That workshop starts by posing questions: How often do you find yourself thinking about “those people?” How often do you compare the worst people on the other side with the best people on your own side? How often do you find a rush of pleasure with friends when you ridicule “those crazies” on the other side?
If we generalize the other side as caricatures often enough, we may fall into the trap of not being able to see people as individuals, and that will prevent honest conversation. We should be able to criticize policies and ideas without ridiculing people.
“All of these techniques we’re developing are just ways to act on a more fundamental philosophical assertion, and that is the idea that ultimately there is some inherent worth and some inherent human dignity in our fellow man, and in our political opponents,” Braver Angels ambassador John Wood Jr. said.
There Is No ‘Vanquishing’
A liberal Democrat who frequently dealt with working-class conservatives attended one of the Braver Angels workshops and told Doherty he used to go up to people who had voted for Trump, or wore MAGA hats, and tell them, “You should be ashamed of yourself.” As a landlord, he went so far as to not rent to people who he knew had supported Trump. After attending a workshop on skills to bridge the divide, he thought it was interesting but hadn’t really changed his mind. “Kind of like, ‘You’re a conscientious objector, Bill, but there’s a war here,'” Doherty shared in a later workshop.
But then he attended a “Depolarizing Within” workshop. A few weeks later, he ran into Doherty and told him an emotional story.
“His eyes were moist as he told me, ‘That workshop, that really got to me, particularly that line that neither side is going to vanquish the other and we’re going to have to figure out how to get along and run the country together,'” Doherty said. In those few weeks, the man had had four conversations with Trump supporters that weren’t anything like those he’d had before; he told them that though he disagreed with them, they had every right to support their candidate, and that he supported their right to express their opinions.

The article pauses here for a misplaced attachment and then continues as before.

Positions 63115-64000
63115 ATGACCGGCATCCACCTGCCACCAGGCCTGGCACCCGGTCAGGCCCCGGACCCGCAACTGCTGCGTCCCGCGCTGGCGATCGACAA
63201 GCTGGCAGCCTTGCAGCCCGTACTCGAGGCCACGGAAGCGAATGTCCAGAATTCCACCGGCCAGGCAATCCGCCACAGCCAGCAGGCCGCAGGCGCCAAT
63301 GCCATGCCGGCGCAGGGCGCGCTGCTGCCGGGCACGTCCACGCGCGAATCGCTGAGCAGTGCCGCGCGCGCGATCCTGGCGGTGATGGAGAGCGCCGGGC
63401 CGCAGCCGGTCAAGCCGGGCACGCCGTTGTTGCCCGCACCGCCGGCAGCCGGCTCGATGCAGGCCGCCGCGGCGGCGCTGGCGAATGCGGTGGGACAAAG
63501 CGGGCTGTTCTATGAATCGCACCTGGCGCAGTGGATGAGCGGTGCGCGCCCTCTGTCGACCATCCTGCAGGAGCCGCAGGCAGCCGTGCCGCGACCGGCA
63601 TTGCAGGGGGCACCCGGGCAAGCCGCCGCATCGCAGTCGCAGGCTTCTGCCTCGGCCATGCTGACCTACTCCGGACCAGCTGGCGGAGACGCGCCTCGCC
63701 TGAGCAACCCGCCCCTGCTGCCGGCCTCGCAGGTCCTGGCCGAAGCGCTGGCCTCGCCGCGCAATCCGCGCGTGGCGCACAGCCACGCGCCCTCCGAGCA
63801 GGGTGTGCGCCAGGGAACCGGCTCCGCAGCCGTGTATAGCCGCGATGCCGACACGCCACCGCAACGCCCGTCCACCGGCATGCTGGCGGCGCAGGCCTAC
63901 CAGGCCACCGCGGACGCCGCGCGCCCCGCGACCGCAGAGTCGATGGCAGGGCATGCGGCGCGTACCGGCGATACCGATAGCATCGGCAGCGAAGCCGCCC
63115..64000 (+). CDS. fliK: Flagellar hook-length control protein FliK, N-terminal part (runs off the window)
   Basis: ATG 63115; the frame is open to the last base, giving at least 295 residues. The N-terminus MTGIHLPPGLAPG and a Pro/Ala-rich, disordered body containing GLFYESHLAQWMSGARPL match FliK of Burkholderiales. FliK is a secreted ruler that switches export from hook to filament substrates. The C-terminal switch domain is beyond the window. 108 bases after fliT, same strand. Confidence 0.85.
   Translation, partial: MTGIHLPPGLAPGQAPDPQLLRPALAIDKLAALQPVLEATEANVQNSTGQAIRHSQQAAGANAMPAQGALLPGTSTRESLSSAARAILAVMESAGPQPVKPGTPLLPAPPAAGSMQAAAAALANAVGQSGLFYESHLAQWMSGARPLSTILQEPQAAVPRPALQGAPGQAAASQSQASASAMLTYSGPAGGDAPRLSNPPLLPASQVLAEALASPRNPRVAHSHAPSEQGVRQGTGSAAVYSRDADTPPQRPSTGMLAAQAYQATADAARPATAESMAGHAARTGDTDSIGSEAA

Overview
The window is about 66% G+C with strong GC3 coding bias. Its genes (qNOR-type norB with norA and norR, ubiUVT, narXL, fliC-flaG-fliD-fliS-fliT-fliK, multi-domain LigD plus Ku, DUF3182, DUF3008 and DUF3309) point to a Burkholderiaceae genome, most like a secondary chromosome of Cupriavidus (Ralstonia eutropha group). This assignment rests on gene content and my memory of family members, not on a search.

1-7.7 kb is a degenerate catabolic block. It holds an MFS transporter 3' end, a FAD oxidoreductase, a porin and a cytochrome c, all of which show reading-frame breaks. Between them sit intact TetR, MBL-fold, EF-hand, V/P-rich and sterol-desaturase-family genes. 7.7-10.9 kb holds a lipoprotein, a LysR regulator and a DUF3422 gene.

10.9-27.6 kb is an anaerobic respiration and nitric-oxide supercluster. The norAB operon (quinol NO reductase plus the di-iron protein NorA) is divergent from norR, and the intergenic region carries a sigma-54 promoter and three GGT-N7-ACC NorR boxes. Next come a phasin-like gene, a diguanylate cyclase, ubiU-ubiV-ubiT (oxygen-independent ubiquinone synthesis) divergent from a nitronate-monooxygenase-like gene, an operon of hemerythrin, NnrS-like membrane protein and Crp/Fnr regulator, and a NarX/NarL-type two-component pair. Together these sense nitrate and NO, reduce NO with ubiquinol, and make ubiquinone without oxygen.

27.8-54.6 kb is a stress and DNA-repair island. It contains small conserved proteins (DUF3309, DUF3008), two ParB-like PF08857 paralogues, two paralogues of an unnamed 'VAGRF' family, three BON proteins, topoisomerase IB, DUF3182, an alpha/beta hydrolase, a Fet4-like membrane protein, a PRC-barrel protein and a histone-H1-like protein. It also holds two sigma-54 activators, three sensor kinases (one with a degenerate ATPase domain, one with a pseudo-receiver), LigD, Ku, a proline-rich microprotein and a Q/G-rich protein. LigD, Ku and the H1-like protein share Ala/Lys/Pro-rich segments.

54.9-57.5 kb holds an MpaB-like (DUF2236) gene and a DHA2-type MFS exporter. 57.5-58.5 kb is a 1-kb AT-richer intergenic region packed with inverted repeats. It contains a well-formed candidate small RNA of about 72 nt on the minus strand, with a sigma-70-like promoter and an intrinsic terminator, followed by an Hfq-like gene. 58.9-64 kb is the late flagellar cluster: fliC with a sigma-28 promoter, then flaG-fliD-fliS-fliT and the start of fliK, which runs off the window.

Then he said, “There are people in power who want us to hate each other, and let’s not do it.”
Conversations, not Conversions
There is this great big fallacy that if you just explain your side slowly, clearly, tell a good story, and throw in some nice data, the other side will go, “What was I thinking?”
“And that tendency to educate drives people crazy,” said Doherty, who saw liberal Democrats express this view over and over when Braver Angels did their 2017 bus tour. Both sides can fall prey to this mindset, which is a good indication that people on both sides think they have the full truth and all the correct facts. On top of this, if people are so strongly emotional about political sides, it is an indication that there are strong emotional ties to the underlying values.
“I’ve said here that the goal is not to change the other person’s mind, but if I’m honest, I’m always hoping that, because these are important issues,” Doherty said in one workshop. Many participants agreed; it’s just human nature. “But I tell myself that the best way to be influential is to use these skills.”
In a practical sense, Doherty reminded them, people don’t change their minds during conversations. He certainly hasn’t changed his mind in the middle of one of these political discussions, but sometimes he will think back about things that were said, and he will change his mind on certain things. The change happens afterward, not during the conversation, so it’s best to do away with a sense of urgency.